The Daily Mail had a piece on U.S. college students' confidence levels shooting sky high while their actual competence and performance in the areas of their confidence dipped to new lows a few days back (the original article's here).
The article mentioned research finding that that more and more young people were carrying bigger and bigger life goals, and more and more of them were falling short and slipping into depression and anxiety disorders.
It quoted psychologist Jean Twenge as saying "You need to believe
that you can go out and do something but that's not the same as
thinking that you're great," and, "An intervention that encourages
[students] to feel good about themselves, regardless of work, may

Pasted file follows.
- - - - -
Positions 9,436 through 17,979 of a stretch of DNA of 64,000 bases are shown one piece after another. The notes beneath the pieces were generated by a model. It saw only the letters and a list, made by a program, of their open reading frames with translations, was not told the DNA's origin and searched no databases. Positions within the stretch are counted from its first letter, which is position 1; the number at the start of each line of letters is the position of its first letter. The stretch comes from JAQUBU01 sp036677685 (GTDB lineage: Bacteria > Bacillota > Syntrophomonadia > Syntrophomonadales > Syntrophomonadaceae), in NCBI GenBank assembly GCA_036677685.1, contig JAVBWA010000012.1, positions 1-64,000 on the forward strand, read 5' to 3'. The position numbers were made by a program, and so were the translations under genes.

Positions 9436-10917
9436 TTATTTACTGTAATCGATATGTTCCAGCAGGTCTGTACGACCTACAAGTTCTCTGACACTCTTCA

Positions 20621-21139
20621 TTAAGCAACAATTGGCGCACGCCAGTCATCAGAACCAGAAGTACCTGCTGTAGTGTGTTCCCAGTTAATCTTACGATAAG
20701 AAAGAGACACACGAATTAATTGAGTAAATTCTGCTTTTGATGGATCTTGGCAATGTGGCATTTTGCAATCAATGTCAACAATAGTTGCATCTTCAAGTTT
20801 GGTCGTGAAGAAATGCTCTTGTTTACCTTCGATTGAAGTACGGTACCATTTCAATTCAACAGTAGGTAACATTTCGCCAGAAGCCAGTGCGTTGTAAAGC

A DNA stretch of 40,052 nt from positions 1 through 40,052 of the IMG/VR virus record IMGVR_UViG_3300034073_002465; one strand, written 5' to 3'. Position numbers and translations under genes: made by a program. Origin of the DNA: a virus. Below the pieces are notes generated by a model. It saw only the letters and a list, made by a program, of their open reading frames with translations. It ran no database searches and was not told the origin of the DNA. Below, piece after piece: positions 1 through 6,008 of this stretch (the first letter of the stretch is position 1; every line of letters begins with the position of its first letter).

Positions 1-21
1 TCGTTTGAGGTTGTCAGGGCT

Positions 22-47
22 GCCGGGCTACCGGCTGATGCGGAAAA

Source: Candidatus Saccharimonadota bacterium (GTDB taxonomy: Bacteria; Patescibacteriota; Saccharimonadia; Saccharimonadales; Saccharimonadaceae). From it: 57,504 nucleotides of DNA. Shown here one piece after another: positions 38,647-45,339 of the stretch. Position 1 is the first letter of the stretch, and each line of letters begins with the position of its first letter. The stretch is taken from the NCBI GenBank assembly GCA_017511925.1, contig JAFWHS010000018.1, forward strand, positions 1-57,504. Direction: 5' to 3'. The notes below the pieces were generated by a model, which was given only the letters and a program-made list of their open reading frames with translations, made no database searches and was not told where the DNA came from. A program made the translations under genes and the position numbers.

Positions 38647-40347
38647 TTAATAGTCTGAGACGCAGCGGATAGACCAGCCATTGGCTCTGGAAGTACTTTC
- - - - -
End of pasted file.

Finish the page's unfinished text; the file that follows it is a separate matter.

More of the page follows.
remove the reason to work hard."
I thought it was a fantastic article for one reason: the clear differentiation between confidence and success.
I've always found the, "I just need to tell myself I can do it, and then I can do it!" approach to "achieving things" to be a little daft, and it's nice to see some research backing this up.
I'd like to talk with you a little about this today, because, if this research is anything, there are fewer and fewer people out there like me who think that the secret to success is just going out there and busting your chops until you get there, and more and more who think you can just think your way to success.
Well, I've got news for those people: nuh-uh.